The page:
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Cornerthree
12-18-2012, 04:57 PM
This is an interesting article from 2008 about patient satisfaction and fusion surgery.

www.scoliosisjournal.com/content/3/1/9

Pooka1
12-18-2012, 06:09 PM
Ask yourself why that was published in that journal and not Spine.

There are much larger studies (one that crunched over 100,000 cases) that are more honestly done and more enlightening because of the large study sizes and more expert authorship.

leahdragonfly
12-18-2012, 06:18 PM
Hi,

Just went to take a look at this article and immediately noticed the author and affiliations:


Corresponding author: Hans-Rudolf Weiss hr.weiss@asklepios.com
Author Affiliations
1 Asklepios Katharina Schroth Spinal Deformities Rehabilitation Centre, Korczakstr. 2, D-55566, Bad Sobernheim, Germany



Hmmmmm, can you say "conflict of interest"????

Remember, critical thinking about articles is always necessary.

A more accurate article is the compilation of over 100,000 cases that Sharon mentions, with prominent authors such as Lenke, Hart, and many other well-known names. It can be found on pub med.

Pooka1
12-18-2012, 06:24 PM
I am still searching for the paper on over 100,000 cases. I did post it on the forum but I can't now find it. In the mean time, here is one with over 58,000 cases that focuses on the new instrumentation that is more relevant for parents and patients today. Any paper that talks about H rods and implies it is relevant is dishonest.


*****
Complications in Spinal Fusion for Adolescent Idiopathic Scoliosis in the New Millennium. A Report of the Scoliosis Research Society Morbidity and Mortality Committee
Coe, Jeffrey D.; Arlet, Vincent; Donaldson, William; Berven, Sigurd; Hanson, Darrell S.; Mudiyam, Ram; Perra, Joseph H.; Shaffrey, Christopher I.
Spine. 31(3):345-349, February 1, 2006.


Abstract:
Study Design. The Morbidity and Mortality database of the Scoliosis Research Society (SRS) was queried as to the incidence and type of complications as reported by its members for the treatment of adolescent idiopathic scoliosis (AIS) with spinal fusion and instrumentation procedures regarding surgical approach (anterior, posterior, or combined anterior-posterior) during a recent 3-year period.

Objective. To evaluate the incidence of surgeon-reported complications in a large series of spinal fusions with instrumentation for a single spinal deformity diagnosis and age group regarding surgical approach.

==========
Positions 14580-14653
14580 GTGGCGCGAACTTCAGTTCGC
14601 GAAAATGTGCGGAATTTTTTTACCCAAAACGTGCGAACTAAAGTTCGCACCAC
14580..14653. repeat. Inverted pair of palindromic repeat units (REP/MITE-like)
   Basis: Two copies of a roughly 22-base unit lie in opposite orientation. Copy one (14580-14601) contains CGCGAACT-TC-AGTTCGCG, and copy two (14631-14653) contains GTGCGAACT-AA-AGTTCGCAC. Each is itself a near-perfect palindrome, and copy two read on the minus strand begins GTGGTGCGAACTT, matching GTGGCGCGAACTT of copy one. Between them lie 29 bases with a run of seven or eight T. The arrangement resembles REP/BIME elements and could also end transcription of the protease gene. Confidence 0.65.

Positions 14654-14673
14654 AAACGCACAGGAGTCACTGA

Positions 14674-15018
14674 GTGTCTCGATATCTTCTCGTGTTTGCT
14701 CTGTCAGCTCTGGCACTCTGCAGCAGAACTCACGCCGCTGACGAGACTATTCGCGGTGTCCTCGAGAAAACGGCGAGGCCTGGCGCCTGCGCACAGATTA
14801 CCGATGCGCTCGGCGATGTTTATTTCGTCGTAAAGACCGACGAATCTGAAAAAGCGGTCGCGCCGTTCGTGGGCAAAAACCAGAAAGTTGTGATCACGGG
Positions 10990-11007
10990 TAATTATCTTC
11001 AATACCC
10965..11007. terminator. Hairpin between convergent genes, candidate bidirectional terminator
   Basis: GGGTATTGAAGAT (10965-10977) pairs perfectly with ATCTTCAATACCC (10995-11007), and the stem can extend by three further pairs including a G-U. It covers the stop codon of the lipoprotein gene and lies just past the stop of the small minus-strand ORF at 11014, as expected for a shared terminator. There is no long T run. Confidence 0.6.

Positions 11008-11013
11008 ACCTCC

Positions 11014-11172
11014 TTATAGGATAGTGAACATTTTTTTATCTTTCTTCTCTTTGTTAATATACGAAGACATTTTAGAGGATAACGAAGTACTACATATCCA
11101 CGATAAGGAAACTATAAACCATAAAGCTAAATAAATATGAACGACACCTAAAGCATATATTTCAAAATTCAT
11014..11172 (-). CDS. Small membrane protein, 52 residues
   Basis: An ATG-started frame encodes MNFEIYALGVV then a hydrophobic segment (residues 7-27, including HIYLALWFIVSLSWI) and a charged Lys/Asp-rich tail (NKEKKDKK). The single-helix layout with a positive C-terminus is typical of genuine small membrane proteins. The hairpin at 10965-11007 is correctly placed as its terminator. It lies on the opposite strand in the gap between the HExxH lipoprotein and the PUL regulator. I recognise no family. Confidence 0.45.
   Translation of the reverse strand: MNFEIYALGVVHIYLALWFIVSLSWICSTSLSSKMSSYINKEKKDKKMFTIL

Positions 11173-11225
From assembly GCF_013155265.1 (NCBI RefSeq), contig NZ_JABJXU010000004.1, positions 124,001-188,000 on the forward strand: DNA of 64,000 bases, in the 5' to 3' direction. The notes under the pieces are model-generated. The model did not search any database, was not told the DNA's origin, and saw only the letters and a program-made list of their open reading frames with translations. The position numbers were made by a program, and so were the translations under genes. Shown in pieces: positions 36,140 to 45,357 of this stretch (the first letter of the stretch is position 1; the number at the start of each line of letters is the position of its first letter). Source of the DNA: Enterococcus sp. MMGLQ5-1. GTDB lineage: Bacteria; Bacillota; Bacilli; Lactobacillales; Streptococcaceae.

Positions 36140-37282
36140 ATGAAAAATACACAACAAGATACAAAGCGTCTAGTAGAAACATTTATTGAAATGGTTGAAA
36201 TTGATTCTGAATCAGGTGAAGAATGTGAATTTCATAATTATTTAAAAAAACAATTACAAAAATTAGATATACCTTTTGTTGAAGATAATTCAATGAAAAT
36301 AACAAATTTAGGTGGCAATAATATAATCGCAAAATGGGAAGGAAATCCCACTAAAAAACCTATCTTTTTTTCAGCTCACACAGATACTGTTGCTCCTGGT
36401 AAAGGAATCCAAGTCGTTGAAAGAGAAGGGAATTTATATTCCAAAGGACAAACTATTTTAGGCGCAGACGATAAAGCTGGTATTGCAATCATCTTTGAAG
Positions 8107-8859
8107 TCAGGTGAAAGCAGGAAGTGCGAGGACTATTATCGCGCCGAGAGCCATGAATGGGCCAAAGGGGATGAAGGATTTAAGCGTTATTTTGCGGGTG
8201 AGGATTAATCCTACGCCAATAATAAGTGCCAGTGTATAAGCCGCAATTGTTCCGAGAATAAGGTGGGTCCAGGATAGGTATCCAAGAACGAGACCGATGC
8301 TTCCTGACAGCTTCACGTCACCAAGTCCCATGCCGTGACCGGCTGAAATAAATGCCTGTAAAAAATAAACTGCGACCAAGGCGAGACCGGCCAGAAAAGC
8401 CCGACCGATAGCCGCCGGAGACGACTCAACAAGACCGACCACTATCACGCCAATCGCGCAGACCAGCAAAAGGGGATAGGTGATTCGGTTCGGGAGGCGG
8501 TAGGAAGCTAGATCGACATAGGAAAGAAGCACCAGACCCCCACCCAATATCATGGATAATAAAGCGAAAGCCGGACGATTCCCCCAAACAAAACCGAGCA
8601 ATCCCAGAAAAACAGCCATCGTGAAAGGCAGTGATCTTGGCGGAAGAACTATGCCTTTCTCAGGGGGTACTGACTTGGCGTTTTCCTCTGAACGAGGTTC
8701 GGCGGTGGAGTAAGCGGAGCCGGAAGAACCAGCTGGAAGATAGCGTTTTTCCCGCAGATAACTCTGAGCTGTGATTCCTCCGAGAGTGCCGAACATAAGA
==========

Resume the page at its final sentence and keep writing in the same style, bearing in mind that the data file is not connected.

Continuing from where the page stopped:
Summary of Background Data. The SRS has been collecting morbidity and mortality data from its members since its formation in 1965 with the intent of using these data to assess the complications and adverse outcomes (death and/or spinal cord injury) of surgical treatment for spinal deformity. Surgical approaches to the management of treatment of AIS have a measurable impact on efficacy of correction, levels fused, and operative morbidity. However, there is a lack of consensus on the choice of surgical approach for the treatment of spinal deformity.

Methods. Of the 58,197 surgical cases submitted by members of the SRS in the years 2001, 2002, and 2003, 10.9% were identified as having had anterior, posterior, or combined spinal fusion with instrumentation for the diagnosis of AIS, and comprised the study cohort. All reported complications were tabulated and totaled for each of the 3 types of procedures, and statistical analysis was conducted.

Results. Complications were reported in 5.7% of the 6334 patients in this series. Of the 1164 patients who underwent anterior fusion and instrumentation, 5.2% had complications, of the 4369 who underwent posterior instrumentation and fusion, 5.1% had complications, and of the 801 who underwent combined instrumentation and fusion, 10.2% had complications. There were 2 patients (0.03%) who died of their complications. There was no statistical difference in overall complication rates between anterior and posterior procedures. However, the difference in complication rates between anterior or posterior procedures compared to combined procedures was highly significant (P < 0.0001). The differences in neurologic complication rates between combined and anterior procedures, as well as combined and posterior procedures were also highly statistically significant (P < 0.0001), but not between anterior and posterior procedures.